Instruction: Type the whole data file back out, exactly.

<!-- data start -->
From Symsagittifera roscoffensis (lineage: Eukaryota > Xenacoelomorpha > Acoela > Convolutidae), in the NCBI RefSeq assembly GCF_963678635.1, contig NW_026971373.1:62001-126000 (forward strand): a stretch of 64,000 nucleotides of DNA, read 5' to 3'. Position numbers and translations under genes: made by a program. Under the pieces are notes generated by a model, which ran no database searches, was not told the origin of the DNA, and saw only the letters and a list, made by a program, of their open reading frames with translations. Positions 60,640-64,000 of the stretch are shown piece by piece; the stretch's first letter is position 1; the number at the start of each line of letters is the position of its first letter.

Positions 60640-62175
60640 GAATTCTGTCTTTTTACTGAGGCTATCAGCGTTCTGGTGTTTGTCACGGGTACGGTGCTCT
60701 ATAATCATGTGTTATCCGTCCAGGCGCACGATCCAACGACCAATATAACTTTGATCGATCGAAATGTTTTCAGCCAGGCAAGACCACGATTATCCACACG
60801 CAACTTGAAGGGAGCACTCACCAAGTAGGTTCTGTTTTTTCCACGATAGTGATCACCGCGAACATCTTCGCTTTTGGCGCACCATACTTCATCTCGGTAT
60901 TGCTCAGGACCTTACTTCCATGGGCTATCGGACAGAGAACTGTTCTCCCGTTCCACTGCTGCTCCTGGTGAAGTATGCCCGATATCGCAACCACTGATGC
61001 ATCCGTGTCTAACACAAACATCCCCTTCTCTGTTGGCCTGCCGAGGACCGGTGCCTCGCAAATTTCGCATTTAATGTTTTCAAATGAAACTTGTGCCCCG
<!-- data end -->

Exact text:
From Symsagittifera roscoffensis (lineage: Eukaryota > Xenacoelomorpha > Acoela > Convolutidae), in the NCBI RefSeq assembly GCF_963678635.1, contig NW_026971373.1:62001-126000 (forward strand): a stretch of 64,000 nucleotides of DNA, read 5' to 3'. Position numbers and translations under genes: made by a program. Under the pieces are notes generated by a model, which ran no database searches, was not told the origin of the DNA, and saw only the letters and a list, made by a program, of their open reading frames with translations. Positions 60,640-64,000 of the stretch are shown piece by piece; the stretch's first letter is position 1; the number at the start of each line of letters is the position of its first letter.

Positions 60640-62175
60640 GAATTCTGTCTTTTTACTGAGGCTATCAGCGTTCTGGTGTTTGTCACGGGTACGGTGCTCT
60701 ATAATCATGTGTTATCCGTCCAGGCGCACGATCCAACGACCAATATAACTTTGATCGATCGAAATGTTTTCAGCCAGGCAAGACCACGATTATCCACACG
60801 CAACTTGAAGGGAGCACTCACCAAGTAGGTTCTGTTTTTTCCACGATAGTGATCACCGCGAACATCTTCGCTTTTGGCGCACCATACTTCATCTCGGTAT
60901 TGCTCAGGACCTTACTTCCATGGGCTATCGGACAGAGAACTGTTCTCCCGTTCCACTGCTGCTCCTGGTGAAGTATGCCCGATATCGCAACCACTGATGC
61001 ATCCGTGTCTAACACAAACATCCCCTTCTCTGTTGGCCTGCCGAGGACCGGTGCCTCGCAAATTTCGCATTTAATGTTTTCAAATGAAACTTGTGCCCCG